What of the history of deliverability?

I don't really know who first coined the term deliverability. Was it me? Possibly not. It's a shame J.D. Falk isn't still around, because he would know, and then he would also mock me for thinking too much about it. And you know, it might have been he who coined it.

When I first started in a deliverability role, my title was actually "consumer privacy manager." That was in 2001. Later, when I switched companies in 2006, the term "deliverability" had already been out there and established for a few years, so I became a Director of Deliverability. Meaning that sometime between 2001 and 2006 is when I (and the email industry) started using the term deliverability. But when?

For fun, I decided to try to find the oldest mention of the word "deliverability" on my blog. That seems to be dated May 18, 2003, captured by the Internet Archive on June 18, 2003. (You can also find it on the current blog here; but the URL format changed when I moved to Blogger in 2006.) Assuming that this wasn't the first time I had ever used it in conversation, I apparently have been using the term deliverability since sometime around or before May, 2003.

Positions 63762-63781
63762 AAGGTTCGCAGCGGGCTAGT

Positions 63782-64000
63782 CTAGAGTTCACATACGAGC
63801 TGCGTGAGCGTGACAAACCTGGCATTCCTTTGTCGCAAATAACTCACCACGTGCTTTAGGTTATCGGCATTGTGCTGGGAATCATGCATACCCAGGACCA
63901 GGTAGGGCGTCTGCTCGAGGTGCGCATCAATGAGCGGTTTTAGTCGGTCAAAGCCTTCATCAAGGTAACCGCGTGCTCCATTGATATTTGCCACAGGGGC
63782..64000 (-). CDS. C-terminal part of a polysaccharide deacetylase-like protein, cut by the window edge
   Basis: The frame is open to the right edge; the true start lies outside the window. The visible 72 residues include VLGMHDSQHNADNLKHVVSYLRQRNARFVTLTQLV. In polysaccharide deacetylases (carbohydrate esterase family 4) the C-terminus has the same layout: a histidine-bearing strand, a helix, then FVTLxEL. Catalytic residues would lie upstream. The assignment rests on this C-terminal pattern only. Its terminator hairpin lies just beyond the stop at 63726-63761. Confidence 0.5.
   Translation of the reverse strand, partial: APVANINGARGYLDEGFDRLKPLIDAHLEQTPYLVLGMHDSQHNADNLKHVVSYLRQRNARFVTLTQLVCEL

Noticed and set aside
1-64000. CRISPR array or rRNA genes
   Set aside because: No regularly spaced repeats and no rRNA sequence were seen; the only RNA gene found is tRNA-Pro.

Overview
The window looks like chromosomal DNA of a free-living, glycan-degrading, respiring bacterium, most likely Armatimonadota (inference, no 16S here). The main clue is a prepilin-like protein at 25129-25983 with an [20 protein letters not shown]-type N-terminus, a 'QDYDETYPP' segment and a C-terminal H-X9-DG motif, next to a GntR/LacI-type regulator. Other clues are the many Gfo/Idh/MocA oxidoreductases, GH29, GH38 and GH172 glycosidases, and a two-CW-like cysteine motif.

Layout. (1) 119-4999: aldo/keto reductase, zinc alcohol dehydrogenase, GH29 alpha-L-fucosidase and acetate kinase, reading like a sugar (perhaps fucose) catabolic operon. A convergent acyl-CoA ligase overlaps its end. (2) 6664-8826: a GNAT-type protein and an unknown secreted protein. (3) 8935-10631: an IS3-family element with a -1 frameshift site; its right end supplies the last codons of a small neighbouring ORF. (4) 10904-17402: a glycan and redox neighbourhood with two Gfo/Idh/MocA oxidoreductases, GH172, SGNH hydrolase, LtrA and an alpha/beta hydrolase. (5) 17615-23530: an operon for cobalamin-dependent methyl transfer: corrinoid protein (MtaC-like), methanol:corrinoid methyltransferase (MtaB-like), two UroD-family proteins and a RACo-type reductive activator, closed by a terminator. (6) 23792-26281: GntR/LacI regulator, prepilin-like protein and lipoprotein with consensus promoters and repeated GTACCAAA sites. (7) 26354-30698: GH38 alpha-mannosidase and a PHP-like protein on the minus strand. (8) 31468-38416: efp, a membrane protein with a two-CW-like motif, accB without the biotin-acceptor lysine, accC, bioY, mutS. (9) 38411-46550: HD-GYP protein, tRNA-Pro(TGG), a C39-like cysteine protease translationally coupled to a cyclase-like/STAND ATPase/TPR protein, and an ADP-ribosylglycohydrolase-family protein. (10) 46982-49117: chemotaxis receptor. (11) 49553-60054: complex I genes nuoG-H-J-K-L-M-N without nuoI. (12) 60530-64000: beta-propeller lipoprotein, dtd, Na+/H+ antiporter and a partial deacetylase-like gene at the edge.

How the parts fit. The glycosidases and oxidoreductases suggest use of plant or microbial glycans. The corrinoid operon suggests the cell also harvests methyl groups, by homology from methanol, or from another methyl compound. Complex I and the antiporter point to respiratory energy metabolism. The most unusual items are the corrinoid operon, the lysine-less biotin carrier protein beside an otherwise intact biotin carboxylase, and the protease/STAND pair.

If you're wondering about the history of spam filtering and deliverability as a practice, there's a few different things out there talking about it, but this high level overview from Lindsay Tjepkema from Emarsys is worth a read and easy to digest. Wikipedia even has this "History of Email Spam" article, which is both fun to read and helps to feed my ego (hey look, there's mention of me circa 1999).

We've come a long way. Back in 2000, if you were a big brand who sent enough unsolicited email to get noticed, you'd end up on the main big bad blocklist (MAPS and their RBL) and suddenly your bounce rates would spike sky high and deliverability rates would plummet. No inbox placement for you. Now? Spamhaus is still the big bad as far as blocklists goes, but there are a thousand more spam filters, some home grown by ISPs, some developed by third parties. A lot more places and ways where you need to monitor your sending reputation.

Deliverability is more complex. Email is more complex. Is that a good thing or a bad thing?

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